The Company You Keep
This review first appeared in the Sunday Star-Times, 28th April 2013
Well, you can’t say that a Robert Redford-directed film based on a true life radical protest group in the American 1970s starring Julie Christie, Shia LaBeouf and Redford himself doesn’t sound promising. The question is whether a dream cast and a wordy who-really-dunnit story can deliver on its promises. Disappointingly, it doesn’t quite.
Redford casts himself as the lawyer whose sole charge of an adored young daughter is jeopardised when he gets caught up in a decades-old man hunt. In the thirty years since a bank robbery went wrong, the now senior members of a radical cell have dispersed across the country. When one gives herself up, Terrence Howard’s generically intrepid FBI agent gets on the case, and lawyer Jim Grant starts his own investigation.
Despite the film almost drowning under the weight of its star power (count the Oscar nominees on the poster! – proof that clearly when Redford calls, you answer), the performances are mostly solid, even if the likes of Stanley Tucci, Sam Elliott and Nick Nolte are underused and Julie Christie comes across as trying too hard. While hardly in their Quartet years just yet, this still feels like an opportunity to get the band back together, with Brit Marling (Arbitrage) and LaBeouf’s contemporary chemistry thrown in to coax the younger audience. Redford should really have cast someone else in his lead role, as much because he appears tired and unconvincing as because the maths of everyone’s ages distractingly doesn’t add up.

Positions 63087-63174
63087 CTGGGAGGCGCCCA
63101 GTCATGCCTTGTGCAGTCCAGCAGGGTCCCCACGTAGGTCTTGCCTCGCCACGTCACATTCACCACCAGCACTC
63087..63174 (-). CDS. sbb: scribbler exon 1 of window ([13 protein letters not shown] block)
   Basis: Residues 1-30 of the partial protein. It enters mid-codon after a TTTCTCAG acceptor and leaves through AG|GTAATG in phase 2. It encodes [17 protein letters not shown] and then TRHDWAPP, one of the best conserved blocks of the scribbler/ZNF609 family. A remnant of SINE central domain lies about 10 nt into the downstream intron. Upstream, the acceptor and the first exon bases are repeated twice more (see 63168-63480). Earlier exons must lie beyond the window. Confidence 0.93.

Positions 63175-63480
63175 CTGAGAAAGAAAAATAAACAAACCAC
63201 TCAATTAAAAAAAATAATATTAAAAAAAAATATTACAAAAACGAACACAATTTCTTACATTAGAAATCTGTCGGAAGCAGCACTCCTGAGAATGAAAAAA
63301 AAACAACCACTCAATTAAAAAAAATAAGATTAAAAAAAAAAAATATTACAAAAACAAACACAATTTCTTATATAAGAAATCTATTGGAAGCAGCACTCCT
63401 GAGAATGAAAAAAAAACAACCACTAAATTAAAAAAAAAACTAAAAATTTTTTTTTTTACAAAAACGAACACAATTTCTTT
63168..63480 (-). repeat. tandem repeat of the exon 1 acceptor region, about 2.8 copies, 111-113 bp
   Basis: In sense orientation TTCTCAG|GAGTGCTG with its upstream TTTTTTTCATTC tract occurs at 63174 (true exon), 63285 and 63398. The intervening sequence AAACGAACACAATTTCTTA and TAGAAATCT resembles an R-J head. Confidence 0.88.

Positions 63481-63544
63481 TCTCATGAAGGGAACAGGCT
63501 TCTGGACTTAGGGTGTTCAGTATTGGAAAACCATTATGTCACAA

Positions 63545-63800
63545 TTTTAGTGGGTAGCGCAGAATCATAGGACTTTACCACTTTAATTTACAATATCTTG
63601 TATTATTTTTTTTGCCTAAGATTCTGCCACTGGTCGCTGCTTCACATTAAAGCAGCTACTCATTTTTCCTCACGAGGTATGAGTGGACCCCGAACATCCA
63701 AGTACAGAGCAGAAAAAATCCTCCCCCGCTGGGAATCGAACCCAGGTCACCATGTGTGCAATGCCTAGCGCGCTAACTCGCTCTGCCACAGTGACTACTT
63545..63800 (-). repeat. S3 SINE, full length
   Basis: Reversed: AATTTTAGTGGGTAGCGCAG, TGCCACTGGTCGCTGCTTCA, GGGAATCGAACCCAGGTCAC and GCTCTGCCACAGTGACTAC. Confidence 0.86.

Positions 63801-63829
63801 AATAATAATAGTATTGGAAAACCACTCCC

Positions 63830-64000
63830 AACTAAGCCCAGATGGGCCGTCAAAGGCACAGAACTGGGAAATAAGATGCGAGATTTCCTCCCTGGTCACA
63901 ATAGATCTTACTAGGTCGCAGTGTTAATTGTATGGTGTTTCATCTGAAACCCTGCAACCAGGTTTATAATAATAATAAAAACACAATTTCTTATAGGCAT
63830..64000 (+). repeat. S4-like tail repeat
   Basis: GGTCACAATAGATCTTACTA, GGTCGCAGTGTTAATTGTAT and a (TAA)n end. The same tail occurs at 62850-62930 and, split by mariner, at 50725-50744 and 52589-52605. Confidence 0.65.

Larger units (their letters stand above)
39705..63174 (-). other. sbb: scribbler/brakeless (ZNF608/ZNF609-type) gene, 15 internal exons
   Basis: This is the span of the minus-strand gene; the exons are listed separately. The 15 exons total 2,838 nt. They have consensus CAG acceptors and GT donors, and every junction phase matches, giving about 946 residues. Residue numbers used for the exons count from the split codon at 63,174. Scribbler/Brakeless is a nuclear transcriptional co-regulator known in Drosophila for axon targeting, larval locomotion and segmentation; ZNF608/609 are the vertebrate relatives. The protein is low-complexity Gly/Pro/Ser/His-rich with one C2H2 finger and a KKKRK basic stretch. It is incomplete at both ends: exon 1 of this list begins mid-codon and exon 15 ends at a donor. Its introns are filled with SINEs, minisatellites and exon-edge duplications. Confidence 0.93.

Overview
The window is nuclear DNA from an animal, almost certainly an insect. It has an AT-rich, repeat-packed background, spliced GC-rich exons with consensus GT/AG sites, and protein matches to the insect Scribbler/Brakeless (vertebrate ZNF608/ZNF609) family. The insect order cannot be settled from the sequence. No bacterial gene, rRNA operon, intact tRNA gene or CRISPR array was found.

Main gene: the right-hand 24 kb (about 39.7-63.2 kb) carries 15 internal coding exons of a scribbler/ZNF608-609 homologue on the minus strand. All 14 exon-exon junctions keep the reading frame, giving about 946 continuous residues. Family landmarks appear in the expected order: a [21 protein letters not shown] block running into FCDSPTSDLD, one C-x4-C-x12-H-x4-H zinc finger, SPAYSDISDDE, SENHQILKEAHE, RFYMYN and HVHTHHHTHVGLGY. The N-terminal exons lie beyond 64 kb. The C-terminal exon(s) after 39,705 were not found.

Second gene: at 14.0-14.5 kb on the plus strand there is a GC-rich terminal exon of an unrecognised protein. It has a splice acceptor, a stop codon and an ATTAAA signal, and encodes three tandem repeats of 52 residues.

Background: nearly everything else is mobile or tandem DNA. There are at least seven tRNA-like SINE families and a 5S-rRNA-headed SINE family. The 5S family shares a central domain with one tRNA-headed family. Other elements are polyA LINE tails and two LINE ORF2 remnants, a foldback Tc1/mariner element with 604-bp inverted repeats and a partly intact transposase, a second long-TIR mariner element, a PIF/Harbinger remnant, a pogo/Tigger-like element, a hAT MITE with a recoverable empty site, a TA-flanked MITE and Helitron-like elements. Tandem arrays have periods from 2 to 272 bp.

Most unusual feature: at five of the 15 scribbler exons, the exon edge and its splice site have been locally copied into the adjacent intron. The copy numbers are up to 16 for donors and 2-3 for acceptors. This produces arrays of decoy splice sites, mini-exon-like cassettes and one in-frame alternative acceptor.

It is LaBeouf’s tenacious, plucky young reporter who keeps things moving in this distinctly old-school narrative of drawn-out revelations which nonetheless manages to be engaging from start to end. So I suppose I should say good old Redford, really, for championing the stars of yesteryear in a gritty, well-written if poorly-paced drama.